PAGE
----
The Natya-Shastra – Manifesto & Tool






Is the Natya-Shastra a manifesto and tool for the contemporary artist ? According to me, it absolutely is – Yes!

The Natya-Shastra, an approximately 2210 years old text with the main purpose, as I see it- is that this was and is a text that offers an infrastructure for the dissemination of creative knowledge.

This infrastructure has been applied up to the now in the majority, to construct and deconstruct Dance, Drama, Music and Theatre. But what about the visual artist? This is one of the key questions I ask and attempt to address through my research and investigation.

Often called the Fifth Veda, the construction of this text –the Natya-Shastra- took birth with the aim of engaging and educating a Vedic Population that did not have access to the Vedas and its teachings. At a grass roots level there was an almost non-existent interaction with the spiritual. The Natyashastra was thus created or as some spiritualists would say ‘downloaded’ by the grace of Lord Brahma. It became a treatise that was inspired by this situation and in taking form, provided a structure for carrying the essence of the four Vedas in an easy, engaging, entertaining and digestible format. Hence, to attempt and divorce or ignore the religious symbols and metaphors that are present and in the Natya-Shastra would be a great disservice to the rich tradition that it was born out of, and in some ways is a living breathing record of.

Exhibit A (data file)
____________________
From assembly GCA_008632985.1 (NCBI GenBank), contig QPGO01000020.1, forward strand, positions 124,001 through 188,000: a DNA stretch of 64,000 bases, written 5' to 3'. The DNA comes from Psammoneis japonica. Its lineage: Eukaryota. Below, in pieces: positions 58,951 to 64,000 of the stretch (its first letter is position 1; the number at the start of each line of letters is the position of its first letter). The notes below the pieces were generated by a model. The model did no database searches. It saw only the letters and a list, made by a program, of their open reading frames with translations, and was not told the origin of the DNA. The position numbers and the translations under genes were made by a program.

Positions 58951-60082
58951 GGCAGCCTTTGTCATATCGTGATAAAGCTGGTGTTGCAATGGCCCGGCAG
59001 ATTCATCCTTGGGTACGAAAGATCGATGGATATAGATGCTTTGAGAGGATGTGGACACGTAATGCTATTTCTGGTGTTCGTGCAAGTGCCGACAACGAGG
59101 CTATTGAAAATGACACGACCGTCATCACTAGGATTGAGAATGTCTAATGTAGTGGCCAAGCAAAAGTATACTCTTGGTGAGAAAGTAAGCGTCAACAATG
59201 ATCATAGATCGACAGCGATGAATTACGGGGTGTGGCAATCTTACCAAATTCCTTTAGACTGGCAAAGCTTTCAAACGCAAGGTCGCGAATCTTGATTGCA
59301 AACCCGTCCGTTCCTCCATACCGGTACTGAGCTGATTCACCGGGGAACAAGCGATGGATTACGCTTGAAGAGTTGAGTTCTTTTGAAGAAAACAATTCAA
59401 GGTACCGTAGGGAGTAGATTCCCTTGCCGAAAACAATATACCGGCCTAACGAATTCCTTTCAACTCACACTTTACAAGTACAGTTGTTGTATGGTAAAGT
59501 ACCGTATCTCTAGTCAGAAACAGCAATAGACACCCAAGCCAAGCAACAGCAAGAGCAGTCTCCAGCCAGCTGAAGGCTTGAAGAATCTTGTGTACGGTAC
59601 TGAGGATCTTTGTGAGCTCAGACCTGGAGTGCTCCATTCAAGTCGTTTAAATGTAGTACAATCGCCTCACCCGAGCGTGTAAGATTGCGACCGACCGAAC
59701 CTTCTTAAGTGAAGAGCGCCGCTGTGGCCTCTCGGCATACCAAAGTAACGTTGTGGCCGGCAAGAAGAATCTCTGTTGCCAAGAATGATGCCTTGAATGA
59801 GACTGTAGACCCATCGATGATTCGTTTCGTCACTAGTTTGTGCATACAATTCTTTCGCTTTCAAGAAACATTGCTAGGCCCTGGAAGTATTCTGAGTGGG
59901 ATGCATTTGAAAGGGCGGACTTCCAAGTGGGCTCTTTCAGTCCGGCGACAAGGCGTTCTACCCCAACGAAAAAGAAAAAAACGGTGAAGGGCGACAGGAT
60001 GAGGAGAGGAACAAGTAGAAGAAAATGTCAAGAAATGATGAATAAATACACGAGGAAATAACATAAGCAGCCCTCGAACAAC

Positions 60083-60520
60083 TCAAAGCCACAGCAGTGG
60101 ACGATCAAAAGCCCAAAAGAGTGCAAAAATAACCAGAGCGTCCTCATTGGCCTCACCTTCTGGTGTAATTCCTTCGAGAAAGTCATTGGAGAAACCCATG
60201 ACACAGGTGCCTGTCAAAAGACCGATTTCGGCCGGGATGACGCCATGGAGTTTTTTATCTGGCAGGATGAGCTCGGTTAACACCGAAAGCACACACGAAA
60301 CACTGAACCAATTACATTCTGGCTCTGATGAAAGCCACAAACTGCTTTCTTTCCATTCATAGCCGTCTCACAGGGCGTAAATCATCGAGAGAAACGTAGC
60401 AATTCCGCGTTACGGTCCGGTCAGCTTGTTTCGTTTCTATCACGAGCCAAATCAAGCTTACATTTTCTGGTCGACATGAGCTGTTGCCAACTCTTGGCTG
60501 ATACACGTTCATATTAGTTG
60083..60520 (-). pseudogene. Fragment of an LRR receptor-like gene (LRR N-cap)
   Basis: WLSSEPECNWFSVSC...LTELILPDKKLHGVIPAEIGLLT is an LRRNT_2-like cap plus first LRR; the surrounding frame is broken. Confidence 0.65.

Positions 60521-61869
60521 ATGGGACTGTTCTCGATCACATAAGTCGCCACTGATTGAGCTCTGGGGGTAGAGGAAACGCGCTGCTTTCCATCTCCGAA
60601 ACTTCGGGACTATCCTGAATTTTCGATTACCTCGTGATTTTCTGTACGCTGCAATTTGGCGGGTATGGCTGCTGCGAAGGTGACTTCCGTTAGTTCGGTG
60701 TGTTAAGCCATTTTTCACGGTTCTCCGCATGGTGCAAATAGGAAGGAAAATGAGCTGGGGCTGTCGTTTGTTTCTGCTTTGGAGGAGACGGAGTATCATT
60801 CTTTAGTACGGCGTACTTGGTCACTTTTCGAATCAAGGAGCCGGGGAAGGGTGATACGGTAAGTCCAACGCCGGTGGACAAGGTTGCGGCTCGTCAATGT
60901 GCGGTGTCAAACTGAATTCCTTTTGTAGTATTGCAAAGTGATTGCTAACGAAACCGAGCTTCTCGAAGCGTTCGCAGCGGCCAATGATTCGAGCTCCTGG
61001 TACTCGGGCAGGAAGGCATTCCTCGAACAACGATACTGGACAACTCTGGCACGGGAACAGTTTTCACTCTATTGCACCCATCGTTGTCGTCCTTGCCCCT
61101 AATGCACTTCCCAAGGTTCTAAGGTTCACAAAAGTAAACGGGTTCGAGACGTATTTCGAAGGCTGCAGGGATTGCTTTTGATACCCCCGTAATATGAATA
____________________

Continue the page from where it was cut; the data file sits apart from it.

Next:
I feel that it is this spiritual aspect of the Natyashastra – this weaving of myth and ritual in the story telling – be it through Dance, Drama, Music and Theatre – and now the Visual Arts, that must not be ignored. The use of these symbols and metaphors in the aesthetic vocabulary of the contemporary visual artist is most definitely attributed to this first and primal text-the Natya-Shastra.

So what are these religious symbols and metaphors? What form do they take, and what are their links to the text?

How have the symbols and metaphors evolved and been translated into new idioms for the modern dancer, performer, musician, actor and/or visual artist?

Are some of the questions I am attempting to answer.



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